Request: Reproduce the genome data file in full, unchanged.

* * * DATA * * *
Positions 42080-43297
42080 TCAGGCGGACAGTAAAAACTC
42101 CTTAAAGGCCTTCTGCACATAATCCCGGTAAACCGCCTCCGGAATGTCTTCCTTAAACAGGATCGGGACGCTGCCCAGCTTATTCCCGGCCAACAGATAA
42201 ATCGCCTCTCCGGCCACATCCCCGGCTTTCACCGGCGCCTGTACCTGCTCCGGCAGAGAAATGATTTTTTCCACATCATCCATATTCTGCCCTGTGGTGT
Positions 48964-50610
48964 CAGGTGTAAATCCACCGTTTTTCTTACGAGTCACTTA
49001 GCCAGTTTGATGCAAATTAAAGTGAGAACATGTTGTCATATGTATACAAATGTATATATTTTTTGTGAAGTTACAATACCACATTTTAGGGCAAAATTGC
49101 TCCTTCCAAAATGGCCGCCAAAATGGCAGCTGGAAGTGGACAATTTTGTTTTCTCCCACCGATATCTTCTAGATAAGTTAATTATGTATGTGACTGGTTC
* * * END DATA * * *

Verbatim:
Positions 42080-43297
42080 TCAGGCGGACAGTAAAAACTC
42101 CTTAAAGGCCTTCTGCACATAATCCCGGTAAACCGCCTCCGGAATGTCTTCCTTAAACAGGATCGGGACGCTGCCCAGCTTATTCCCGGCCAACAGATAA
42201 ATCGCCTCTCCGGCCACATCCCCGGCTTTCACCGGCGCCTGTACCTGCTCCGGCAGAGAAATGATTTTTTCCACATCATCCATATTCTGCCCTGTGGTGT
Positions 48964-50610
48964 CAGGTGTAAATCCACCGTTTTTCTTACGAGTCACTTA
49001 GCCAGTTTGATGCAAATTAAAGTGAGAACATGTTGTCATATGTATACAAATGTATATATTTTTTGTGAAGTTACAATACCACATTTTAGGGCAAAATTGC
49101 TCCTTCCAAAATGGCCGCCAAAATGGCAGCTGGAAGTGGACAATTTTGTTTTCTCCCACCGATATCTTCTAGATAAGTTAATTATGTATGTGACTGGTTC